The drive over was an hour and a half. A little long, but it was interesting. We passed through some pretty desert terrain and also some orchards. Pecan and something else, apple maybe. (It amazes me at the vast array of food that they grow down there! Cotton and alfalfa, too.)
We finally reached the Historic Site, only it was just a dirt road with a gravel parking area. Off to the side was a sign pointing to a trail through the wilderness that would take you to the Fort. For real? Oh boy... This trail was just over 3 miles and it being in the desert, I wasn't so sure about it (giant spider phobia, remember?). I didn't have much time to contemplate things...Dan started off with the kids all following, so I fell in with them.
The trail starts off going steeply down hill into a sandy wash with trees around and overhead closing off the path behind you. It was pretty down there and the path was wide enough that you would see any creepy crawlies sneaking up on you ;). I relaxed about the bugs and focused on being with the family and enjoying the hike.
One of the first things we came to was on old miner's cabin. At one time gold was discovered in the area, so of course there were those that spent their lives looking for it.
Not much left of it...
We came up out of the wash and trees into a more open area amidst the mountains (or hills, they were only about 5000'). Here we came upon signs that told of the Butterfield Stage that went through this pass (Apache Pass) in 1858. This stage carried mail from St. Louis to San Francisco and went through Apache Pass because of the spring that's there (Apache Spring). The ruins of the old stage station were there to outline what used to be. The doorways and fireplaces were easy to distinquish. So interesting...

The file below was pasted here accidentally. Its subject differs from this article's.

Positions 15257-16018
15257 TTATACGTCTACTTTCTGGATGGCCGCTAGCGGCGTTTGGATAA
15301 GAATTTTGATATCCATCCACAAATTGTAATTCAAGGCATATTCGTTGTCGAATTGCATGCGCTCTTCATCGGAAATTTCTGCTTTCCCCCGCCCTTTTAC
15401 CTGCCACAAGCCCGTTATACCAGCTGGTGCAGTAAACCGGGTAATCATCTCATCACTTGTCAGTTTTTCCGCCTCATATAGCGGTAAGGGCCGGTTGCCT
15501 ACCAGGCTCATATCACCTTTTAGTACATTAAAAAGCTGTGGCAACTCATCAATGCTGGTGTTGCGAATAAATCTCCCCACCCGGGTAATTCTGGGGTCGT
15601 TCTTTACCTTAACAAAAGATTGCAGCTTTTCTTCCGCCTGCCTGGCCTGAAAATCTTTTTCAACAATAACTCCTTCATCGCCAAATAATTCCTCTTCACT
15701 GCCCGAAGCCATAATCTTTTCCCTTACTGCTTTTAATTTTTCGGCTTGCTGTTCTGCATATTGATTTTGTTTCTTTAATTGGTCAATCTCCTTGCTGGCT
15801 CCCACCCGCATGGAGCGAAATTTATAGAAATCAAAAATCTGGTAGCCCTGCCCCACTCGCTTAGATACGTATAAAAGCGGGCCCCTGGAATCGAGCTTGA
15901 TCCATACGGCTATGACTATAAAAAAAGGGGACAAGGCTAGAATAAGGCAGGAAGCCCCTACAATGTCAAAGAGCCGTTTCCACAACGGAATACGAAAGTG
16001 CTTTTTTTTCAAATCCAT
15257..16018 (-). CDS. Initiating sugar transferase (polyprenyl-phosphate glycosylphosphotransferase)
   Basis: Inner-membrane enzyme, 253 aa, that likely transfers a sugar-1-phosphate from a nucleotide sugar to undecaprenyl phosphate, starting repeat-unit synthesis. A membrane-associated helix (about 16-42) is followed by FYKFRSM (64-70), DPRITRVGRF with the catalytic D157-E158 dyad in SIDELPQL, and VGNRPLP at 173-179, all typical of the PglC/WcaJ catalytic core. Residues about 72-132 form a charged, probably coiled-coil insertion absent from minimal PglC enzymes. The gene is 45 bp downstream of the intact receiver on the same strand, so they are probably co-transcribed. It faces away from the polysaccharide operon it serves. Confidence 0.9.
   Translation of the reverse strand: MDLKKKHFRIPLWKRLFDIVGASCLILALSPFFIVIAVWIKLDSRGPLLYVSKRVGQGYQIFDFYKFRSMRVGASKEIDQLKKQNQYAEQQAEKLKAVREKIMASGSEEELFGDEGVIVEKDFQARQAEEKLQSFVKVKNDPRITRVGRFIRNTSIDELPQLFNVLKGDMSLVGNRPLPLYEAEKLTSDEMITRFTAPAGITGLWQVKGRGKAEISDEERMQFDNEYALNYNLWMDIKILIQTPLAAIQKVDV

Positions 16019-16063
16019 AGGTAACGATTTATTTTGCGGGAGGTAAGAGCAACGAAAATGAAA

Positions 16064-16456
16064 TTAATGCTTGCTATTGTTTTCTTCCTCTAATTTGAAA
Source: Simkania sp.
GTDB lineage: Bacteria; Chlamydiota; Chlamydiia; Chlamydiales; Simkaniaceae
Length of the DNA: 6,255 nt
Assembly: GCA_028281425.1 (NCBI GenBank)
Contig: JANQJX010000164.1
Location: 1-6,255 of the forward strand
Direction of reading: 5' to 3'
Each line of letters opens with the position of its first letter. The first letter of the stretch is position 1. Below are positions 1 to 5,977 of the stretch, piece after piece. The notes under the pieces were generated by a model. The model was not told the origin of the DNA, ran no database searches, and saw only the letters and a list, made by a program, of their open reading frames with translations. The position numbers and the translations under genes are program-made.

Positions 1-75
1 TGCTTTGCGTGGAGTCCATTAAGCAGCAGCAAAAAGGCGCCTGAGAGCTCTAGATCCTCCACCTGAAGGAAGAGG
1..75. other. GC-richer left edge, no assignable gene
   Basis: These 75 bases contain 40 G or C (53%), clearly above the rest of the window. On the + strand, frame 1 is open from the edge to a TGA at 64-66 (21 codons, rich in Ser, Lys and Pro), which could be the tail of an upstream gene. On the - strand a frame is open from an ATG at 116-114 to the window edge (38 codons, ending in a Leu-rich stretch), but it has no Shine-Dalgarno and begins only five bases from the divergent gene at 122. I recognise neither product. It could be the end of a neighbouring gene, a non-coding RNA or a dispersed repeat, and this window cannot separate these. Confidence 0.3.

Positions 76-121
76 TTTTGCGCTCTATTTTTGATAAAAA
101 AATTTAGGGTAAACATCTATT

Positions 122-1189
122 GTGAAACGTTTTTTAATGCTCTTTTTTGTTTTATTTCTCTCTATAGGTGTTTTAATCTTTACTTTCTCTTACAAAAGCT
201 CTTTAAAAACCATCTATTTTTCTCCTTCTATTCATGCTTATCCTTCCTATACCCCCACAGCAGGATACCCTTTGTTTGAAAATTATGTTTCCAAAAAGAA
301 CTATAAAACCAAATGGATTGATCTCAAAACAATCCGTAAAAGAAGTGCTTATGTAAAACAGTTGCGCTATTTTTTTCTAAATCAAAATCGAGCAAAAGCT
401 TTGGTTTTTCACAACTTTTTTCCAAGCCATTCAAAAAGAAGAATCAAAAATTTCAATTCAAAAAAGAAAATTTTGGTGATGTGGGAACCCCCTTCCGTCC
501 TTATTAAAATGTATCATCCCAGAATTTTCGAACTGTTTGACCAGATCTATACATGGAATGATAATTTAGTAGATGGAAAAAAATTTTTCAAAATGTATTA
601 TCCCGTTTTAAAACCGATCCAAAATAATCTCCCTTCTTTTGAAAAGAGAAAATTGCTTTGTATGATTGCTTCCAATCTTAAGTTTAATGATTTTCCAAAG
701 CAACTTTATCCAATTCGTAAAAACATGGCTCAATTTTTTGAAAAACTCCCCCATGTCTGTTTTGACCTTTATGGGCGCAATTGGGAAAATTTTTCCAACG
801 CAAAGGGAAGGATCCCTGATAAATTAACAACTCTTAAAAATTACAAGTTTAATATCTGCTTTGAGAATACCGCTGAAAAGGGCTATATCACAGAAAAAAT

The tracks of the old stage route were clearly visible. Now that was super cool to see...
After passing an old cemetery, the trail once again enters into trees and begins to climb. It is in these trees that we came to Apache Spring. It is an oasis of sorts, a clear flowing stream that emerges from moss covered rock...all canopied by thick trees. So different from the surrounding desert! It is easy to see why it was important to so many.
As you can guess by the names of the pass and spring, this was Indian territory. Big time. With the water from the spring a necessity for anyone in the area, fights were imminent. This led to the establishment of Fort Bowie in 1862. There were some tough men in the area, Cochise and Geronimo were just two of them that the soldiers were up against.
The trail exited the trees and continued to climb toward the ruins of the Fort. There were many side trails with things to see and explore. We saw a Wikiup (replica) and various ruins that related to the Fort. There were signs at each place that gave details.
|looking back at how far we had come|
|looking ahead at how far we still had to go|
Finally, at the crest of the hill, we came to the site of Fort Bowie. It was quite the trek to get there, lots of uphill...but not overly strenuous. There is a wonderful Ranger Station up there that houses essentially a small museum. There were various artifacts from the fort, pictures from that time, and detailed recounts of the happenings.
For more than 30 years this was an active Fort. It was eventually abandoned in 1894. What is left today is just a mere shadow of what was built 150 years ago.
We were just in time for the kids to do their Jr. Ranger books there and receive badges. The Rangers were locking the doors minutes after we finished :). We hung around until the sun set and started off back down the trail hoping to make it to our car before dark.
This is funny...we had just been in the Ranger Station reading about all of the wildlife in the area. They had pictures that were taken at Apache Spring of many different animals. Bears, mountain lions, and something called a coatimundi (which eat tarantula, by the way--I knew they were there!). Everyone knows that dusk is the best time to see wildlife out and about and here we were heading past Apache Spring at dusk. Nobody said anything about being scared, but apparently it was on their minds. We all heard a noise in the bushes and after a quick "what was that?!", we had some speed walking kiddos :). Hehehe